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[Athletics] Sprints Change Does Portelli Good

Paul Grech Tuesday, June 30, 2009 , ,
When looking for reasons as to why the number of people that are attracted to athletics is so limited, football invariably always gets the bulk of the blame.

Such is its popularity and the riches on offer that it is very difficult to resist its lure. So, it is that most individuals go for football irrespective of whether it is the best suited for their abilities.

Occasionally, however, that trend is reversed. As a boy, Nicolai Portelli tried his hand at any sport that came his way before ultimately narrowing down his choice to football and athletics. When pressed to decide between the two, he opted for running.

"I miss football and the camaraderie that comes from being in a team," he admits.

"Yet, the beauty of athletics is that whatever you do, you're doing it for yourself. The more effort you put in the more likely you are to reach your targets. If things go wrong you've got no one to blame but yourself."

And Portelli has certainly achieved quite a lot of late. Fresh from collecting three medals at the Games for the Small States of Europe, he was one of the few bright spots of a track and field team that didn't perform up to expectations.

"What I was really looking for was my time," he says, repeating what is a mantra among athletes.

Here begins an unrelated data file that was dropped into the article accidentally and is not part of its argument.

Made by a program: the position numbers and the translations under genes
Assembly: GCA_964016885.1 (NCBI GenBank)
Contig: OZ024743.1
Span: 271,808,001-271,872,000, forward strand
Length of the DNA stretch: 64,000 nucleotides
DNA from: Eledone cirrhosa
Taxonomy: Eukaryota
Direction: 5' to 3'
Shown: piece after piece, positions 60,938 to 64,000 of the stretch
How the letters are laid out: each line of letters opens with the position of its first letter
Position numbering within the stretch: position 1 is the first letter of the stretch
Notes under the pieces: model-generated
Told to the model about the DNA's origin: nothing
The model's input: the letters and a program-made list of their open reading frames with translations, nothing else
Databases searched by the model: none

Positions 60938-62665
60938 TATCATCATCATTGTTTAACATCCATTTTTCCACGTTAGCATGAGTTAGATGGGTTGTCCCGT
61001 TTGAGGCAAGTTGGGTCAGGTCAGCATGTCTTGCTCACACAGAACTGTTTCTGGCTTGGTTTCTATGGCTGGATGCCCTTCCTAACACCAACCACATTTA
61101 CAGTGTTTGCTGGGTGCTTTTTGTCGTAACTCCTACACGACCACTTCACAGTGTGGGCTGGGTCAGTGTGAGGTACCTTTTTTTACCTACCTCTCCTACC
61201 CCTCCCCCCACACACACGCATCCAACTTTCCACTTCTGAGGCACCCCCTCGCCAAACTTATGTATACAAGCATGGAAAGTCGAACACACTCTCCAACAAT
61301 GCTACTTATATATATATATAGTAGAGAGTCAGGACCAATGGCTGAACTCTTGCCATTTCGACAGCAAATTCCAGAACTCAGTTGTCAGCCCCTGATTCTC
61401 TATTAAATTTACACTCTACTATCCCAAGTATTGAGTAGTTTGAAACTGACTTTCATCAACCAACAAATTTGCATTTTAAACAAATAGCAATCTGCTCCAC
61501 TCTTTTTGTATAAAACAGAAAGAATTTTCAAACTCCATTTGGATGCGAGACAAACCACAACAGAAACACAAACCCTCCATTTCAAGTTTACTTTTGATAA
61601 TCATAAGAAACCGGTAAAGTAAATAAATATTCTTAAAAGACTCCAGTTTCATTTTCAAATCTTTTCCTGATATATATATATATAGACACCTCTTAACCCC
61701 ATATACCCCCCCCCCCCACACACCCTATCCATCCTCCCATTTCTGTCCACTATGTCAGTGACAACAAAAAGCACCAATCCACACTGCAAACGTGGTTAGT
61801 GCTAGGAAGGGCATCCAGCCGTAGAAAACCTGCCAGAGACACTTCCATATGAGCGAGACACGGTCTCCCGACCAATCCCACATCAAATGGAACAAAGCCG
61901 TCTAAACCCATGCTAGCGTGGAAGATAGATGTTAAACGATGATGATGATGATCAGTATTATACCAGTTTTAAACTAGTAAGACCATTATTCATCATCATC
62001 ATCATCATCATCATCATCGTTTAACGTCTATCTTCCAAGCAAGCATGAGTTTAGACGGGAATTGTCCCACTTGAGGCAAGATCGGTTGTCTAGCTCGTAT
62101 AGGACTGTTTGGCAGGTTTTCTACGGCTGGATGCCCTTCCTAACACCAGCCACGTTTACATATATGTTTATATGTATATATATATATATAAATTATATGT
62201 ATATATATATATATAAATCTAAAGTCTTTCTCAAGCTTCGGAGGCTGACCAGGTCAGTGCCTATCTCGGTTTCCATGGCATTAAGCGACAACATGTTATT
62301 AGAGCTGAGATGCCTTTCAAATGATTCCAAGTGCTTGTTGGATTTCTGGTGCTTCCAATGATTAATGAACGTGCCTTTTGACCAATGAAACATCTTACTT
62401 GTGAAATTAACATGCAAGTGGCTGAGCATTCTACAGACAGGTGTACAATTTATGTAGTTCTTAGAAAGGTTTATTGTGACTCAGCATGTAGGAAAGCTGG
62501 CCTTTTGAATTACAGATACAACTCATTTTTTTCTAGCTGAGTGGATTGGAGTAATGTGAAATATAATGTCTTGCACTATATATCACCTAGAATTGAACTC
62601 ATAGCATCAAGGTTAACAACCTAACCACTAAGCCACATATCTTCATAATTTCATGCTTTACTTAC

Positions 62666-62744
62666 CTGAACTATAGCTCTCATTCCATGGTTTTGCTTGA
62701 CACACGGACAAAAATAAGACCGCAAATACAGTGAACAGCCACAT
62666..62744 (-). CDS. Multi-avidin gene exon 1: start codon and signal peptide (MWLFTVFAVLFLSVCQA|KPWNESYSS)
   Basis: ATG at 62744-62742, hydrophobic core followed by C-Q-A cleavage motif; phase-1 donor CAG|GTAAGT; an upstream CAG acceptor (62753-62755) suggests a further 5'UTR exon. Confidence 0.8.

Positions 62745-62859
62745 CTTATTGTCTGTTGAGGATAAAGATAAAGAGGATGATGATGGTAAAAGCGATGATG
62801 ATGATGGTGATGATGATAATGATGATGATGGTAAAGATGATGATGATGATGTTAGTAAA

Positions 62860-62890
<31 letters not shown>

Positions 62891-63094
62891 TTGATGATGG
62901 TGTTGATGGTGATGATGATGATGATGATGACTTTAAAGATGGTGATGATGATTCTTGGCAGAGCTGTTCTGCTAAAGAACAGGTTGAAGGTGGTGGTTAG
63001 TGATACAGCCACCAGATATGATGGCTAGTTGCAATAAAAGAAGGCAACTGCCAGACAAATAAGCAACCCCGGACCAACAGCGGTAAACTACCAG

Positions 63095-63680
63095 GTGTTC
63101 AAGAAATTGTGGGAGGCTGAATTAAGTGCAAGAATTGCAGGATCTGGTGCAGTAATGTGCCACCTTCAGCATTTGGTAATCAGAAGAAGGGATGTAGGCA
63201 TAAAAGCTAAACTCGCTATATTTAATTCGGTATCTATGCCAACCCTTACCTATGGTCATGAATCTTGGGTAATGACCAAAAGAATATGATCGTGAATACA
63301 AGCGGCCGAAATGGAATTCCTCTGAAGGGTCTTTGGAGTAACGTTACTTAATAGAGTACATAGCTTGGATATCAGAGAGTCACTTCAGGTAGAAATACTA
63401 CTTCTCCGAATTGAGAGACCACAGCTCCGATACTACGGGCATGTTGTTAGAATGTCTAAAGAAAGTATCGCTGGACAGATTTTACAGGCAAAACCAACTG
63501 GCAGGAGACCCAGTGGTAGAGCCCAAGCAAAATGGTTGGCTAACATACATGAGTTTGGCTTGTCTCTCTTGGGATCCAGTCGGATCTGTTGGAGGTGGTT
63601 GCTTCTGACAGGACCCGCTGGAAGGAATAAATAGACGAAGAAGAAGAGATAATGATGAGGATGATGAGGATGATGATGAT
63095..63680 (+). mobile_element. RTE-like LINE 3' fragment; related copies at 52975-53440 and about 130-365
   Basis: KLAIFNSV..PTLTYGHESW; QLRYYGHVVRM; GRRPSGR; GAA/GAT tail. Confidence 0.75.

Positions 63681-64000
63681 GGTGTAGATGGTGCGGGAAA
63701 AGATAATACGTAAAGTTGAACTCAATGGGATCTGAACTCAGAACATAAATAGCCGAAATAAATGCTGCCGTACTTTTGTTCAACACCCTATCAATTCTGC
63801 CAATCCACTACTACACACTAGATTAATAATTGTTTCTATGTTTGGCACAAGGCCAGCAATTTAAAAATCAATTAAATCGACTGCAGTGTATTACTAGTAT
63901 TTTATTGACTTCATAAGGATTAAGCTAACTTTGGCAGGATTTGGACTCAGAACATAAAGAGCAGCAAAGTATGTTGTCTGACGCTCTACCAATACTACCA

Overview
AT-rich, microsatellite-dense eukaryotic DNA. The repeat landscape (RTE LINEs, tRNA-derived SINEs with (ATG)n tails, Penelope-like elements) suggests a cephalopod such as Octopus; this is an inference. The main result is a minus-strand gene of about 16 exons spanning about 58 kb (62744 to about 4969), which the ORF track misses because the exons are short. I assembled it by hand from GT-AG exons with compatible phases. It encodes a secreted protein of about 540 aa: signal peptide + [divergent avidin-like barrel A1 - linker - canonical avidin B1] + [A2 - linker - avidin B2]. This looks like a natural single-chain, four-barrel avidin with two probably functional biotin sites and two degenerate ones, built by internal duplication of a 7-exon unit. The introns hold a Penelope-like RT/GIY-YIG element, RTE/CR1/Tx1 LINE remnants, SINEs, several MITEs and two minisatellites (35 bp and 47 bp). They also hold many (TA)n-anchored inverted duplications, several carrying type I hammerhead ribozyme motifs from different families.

"I wanted good runs and good times. Of course, the fact that I won the medals was an added bonus, the cherry on the cake if you want."

What makes Portelli's achievements all the more remarkable is the knowledge that he switched events during the season. Predominantly a 400m runner, he suddenly decided to shift his attention to the lower sprints.

"Towards the end of last season we started working on different things and that led to the choice to focus on shorter distances," he said.

"On my part, I always considered the 400m as a sprint, so for me it was simply a case of doing what I did before but on a shorter distance. I have to say that my coach Vladimir Douchenkov planned the whole process brilliantly."

Whatever he did worked and helped to re-establish the credentials of this unassuming athlete who had come for something of a battering last year. Chosen to take part in the Olympics, what should have been the culmination of a dream ended up leaving him with a bad taste.

"The experience of the Olympics itself was great," he says.

"I think I learned a lot simply from being there. What I didn't like was the comments that were made afterwards. People who should know better came up with statements that I didn't think were fair.

"When I went out to compete, I knew that the athletes next to me were of world class stature. Even so, I was not overawed. If you don't have such attitude I don't think that you can achieve anything."

Next up for Portelli is the European Cup where he has been chosen in the team hailing from the GSSE group except Cyprus.

"It is an important event. For me it is an exciting competition even if it is difficult to keep your peak. We have been trying to tailor my training in such a way so that I can keep the good condition that I'm in," Portelli said.

This article originally appeared on the Times of Malta of the 16th of June 2009. Photo is by Darrin Zammit Lupi


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